John Dunn, Traditionalism: the only radicalism.
A new mythos for modern heretics.
The further intensification of the defensive measures taken at the Council of Vienne is illustrative of the persistence of usury in Christian communities. John Dunn on defensive. A growing number of towns and regions sanctioned usury and compelled debtors to observe usurious contracts, in utter disregard for divine law. The threat of excommunication was used yet again against any rulers and magistrates knowingly maintaining such laws. The insidiousness of usury’s growing grip on the body of Christendom also led the Council to order the opening of all money-lenders’ accounts to ecclesiastical examination. Anyone who insisted that usury was not a sin would be dealt with by inquisitors as a heretic.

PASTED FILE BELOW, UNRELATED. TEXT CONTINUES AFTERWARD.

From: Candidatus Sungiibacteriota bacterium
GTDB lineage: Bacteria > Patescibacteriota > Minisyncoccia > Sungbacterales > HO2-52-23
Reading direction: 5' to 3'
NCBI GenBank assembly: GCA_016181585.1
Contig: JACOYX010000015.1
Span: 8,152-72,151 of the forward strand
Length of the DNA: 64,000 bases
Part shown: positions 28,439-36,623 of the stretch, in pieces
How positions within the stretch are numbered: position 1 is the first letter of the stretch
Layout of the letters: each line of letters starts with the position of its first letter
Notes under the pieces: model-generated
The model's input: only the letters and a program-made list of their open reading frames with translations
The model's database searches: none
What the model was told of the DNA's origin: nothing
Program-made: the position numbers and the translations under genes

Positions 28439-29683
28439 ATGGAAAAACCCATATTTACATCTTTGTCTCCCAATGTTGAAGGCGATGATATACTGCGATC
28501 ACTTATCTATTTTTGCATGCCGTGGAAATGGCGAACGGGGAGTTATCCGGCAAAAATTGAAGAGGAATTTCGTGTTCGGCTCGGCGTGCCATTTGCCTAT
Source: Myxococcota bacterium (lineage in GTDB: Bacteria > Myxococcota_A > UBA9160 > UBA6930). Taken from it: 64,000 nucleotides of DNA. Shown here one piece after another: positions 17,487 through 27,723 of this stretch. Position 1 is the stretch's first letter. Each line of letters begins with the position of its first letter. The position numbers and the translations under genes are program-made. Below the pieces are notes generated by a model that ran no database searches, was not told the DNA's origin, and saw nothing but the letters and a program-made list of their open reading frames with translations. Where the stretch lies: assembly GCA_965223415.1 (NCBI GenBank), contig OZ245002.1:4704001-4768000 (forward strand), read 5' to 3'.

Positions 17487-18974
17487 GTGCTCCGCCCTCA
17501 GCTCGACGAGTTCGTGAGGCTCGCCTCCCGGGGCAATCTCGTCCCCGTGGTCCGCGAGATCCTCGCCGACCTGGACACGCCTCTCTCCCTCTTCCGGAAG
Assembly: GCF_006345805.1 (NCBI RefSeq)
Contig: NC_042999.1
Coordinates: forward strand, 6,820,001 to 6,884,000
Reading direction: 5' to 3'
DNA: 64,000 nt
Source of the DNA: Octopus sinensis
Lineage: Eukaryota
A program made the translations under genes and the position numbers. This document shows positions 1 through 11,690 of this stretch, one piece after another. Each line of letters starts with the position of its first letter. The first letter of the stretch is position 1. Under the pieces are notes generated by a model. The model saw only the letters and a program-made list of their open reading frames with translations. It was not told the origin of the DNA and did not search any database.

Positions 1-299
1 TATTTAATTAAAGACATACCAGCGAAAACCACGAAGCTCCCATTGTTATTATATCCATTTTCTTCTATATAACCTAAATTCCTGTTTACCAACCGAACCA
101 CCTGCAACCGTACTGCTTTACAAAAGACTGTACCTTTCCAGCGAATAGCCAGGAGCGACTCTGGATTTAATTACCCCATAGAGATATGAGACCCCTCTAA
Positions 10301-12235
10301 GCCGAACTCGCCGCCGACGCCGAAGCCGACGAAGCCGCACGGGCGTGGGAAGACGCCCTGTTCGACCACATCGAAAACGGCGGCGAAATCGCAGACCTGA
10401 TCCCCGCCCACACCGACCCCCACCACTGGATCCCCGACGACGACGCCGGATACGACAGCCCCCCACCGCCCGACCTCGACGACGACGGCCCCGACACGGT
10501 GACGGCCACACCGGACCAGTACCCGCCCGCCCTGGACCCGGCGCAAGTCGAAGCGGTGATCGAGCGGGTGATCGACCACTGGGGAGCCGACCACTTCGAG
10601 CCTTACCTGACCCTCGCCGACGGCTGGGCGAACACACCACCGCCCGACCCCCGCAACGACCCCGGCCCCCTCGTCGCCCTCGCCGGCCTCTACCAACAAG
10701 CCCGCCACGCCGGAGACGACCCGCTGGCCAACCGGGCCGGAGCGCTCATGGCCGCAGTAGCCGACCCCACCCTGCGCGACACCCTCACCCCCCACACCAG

Even these stringencies were insufficient for Edward I of England who in 1290, at the height of the ecclesiastical measures against usury, took action to expel the Jews from his land. Many of them moved to France, only to face expulsion again in 1306 by King Philip IV, before settling in the future commercial centres of the Low Countries, especially Antwerp and Ghent.
© John Dunn